When do you need to present to the hospital?

In most cases, you will be admitted to the hospital on the day of surgery; however, in certain circumstances you may need to be admitted the night before surgery. Our staff will keep you informed of what to do and when you are required to present to the hospital.

Where to go on the day of surgery?

On the day of surgery present yourself to the admission office in the hospital with your referral for admission (RFA) form, your Medicare card and any imaging films you have. The admission office will process your papers (which may take few minutes), then you will be directed to your hospital bed.

Depending on the hospital you are admitted to I may visit you prior to the operation, either in the admission area, the ward where your bed is, the pre-op area or the holding bay. When I meet you I will ask you few questions, which may sound as if I am meeting you for the first time. These questions are very important and are part of our protocol to avoid any mistakes regarding the site of surgery. Questions include:

  • What surgery are you having today?
  • Can you please point to the limb we will operate on?
  • Can you show me the area we will operate on?
  • Do you recognize your signature on the consent form and are you consenting for this procedure?
  • Do you have any questions?
  • After these questions, myself or one of my assistants will mark the area we are to operate on with an arrow and initials in a permanent marker.
  • What happens in the hospital before surgery?

Once you get to the hospital ward you will be taken to your designated bed and one of the nursing staff will assist you with getting changed into a hospital gown. The nurse may ask you a few more questions and take your vital signs (such as, blood pressure and temperature, etc.).

Sometimes the anesthetist will pay you a visit to ask further questions and perform an examination to make sure that you are ready for the operation. After all the necessary procedures are done you will be asked to rest and wait your turn in surgery. We do our best to minimise the time you have to wait, however, sometimes it may be difficult to be precise since there are many factors that are beyond our control, such as the complexity of the surgery ahead of you. We appreciate your understanding and patience.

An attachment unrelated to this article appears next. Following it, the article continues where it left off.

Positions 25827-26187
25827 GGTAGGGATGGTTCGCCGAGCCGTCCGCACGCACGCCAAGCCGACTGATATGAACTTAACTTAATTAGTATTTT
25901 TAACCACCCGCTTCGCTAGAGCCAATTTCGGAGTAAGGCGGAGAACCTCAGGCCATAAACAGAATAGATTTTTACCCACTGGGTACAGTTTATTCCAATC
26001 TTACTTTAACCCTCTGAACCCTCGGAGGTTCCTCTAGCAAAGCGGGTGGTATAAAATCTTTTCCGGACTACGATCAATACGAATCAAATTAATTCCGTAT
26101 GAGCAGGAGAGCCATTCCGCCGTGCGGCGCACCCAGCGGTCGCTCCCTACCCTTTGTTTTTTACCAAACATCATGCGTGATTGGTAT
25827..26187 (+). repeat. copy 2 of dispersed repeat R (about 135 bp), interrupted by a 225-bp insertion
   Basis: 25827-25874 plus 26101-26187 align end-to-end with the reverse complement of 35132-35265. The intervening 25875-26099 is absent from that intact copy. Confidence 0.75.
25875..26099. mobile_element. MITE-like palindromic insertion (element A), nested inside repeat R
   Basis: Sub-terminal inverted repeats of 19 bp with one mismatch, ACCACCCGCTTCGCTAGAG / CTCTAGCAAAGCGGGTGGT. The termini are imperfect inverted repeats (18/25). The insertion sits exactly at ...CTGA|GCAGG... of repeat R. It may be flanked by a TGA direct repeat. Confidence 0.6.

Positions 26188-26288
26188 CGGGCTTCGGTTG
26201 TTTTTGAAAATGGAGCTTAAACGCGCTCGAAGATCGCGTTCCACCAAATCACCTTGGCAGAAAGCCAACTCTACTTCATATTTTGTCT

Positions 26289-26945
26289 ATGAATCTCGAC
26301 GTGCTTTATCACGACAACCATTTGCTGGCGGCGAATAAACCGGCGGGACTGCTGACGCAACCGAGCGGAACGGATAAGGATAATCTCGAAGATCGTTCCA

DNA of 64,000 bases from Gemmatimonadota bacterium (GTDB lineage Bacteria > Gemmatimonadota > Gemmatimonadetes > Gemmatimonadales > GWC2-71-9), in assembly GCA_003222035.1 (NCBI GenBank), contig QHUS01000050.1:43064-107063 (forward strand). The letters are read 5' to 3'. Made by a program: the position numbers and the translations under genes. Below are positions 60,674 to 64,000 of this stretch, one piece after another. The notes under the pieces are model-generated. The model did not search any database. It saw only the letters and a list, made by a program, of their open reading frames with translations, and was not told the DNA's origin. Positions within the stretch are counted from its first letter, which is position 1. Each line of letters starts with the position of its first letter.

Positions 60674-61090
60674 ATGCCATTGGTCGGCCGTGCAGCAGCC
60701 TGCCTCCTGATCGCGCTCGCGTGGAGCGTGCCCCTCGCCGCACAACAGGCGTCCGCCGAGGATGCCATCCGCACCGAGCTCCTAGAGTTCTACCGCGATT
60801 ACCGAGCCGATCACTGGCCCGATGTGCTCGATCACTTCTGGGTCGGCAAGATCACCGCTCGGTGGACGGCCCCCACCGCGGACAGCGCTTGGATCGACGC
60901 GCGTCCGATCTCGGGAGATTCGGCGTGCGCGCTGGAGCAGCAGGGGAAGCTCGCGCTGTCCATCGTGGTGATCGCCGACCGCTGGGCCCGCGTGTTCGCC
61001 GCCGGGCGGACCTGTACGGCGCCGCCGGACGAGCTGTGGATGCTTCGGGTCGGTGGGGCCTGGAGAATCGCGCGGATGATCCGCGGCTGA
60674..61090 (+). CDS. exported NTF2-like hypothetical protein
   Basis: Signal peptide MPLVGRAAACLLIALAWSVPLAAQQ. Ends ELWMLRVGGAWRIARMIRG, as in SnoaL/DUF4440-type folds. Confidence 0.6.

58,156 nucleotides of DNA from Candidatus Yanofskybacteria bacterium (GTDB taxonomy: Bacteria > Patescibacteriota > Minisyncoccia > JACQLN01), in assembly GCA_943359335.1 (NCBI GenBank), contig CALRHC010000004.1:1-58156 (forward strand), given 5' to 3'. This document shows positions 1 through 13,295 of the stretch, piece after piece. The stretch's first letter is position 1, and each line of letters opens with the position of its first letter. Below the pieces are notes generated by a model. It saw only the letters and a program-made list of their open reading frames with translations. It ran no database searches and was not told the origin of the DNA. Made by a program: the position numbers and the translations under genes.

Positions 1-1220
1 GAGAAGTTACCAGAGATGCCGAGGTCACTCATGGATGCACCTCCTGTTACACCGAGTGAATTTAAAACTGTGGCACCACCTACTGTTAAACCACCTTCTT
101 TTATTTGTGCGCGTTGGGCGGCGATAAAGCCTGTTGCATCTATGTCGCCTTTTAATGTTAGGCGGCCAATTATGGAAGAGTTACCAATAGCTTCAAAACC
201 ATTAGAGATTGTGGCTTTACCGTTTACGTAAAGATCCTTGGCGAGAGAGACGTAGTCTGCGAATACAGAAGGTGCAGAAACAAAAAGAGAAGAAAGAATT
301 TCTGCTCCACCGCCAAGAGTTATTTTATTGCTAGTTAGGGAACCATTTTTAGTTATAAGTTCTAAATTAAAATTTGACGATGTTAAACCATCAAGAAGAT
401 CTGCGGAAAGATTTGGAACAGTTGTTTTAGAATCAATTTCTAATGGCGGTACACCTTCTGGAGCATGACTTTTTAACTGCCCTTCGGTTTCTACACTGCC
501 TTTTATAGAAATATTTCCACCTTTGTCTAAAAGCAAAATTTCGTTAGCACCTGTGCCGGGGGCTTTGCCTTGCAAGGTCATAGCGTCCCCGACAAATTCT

What Happens During Surgery?

Once theatre is ready for you a member of staff will escort you in your bed. A member of your family may accompany you to the outside door of theatre only; beyond this point access is for staff only (unless the patient is a minor and needs an accompanying parent).

Depending on which hospital you are in you may be taken to the pre-op unit or to the holding bay in theatre where a member of staff will receive you and your papers and ask you few more questions, double check the site of surgery and consent form. This multiple checking is very vital to ensure that you get the best outcome, so please be patient!

The anesthetist and his nurse or technician will come and take you to the anesthetic bay where they will hook monitor cords to your chest and limbs, a blood pressure cuff to your arm and insert one or more intravenous accesses to receive medications and fluids through. You will be given a dose of prophylactic antibiotics to decrease the chance of infection and premedication drugs, which make you drowsy. From this point onward, you will be regarded as under anesthesia and will not be asked any more questions. You will either have a spinal epidural or general anesthesia. You and the anesthetist will decide which one, depending on your medical condition, type of surgery and other factors.

Once you are under anesthesia we may insert a urinary catheter if indicated and position you in the most appropriate way for the surgery. Using a disinfectant solution we will prepare the area of surgery then we apply sterile drapes to isolate the area of surgery from the surrounding environment. We practice complete sterile nontouch technique to ensure minimizing the possibility of infection.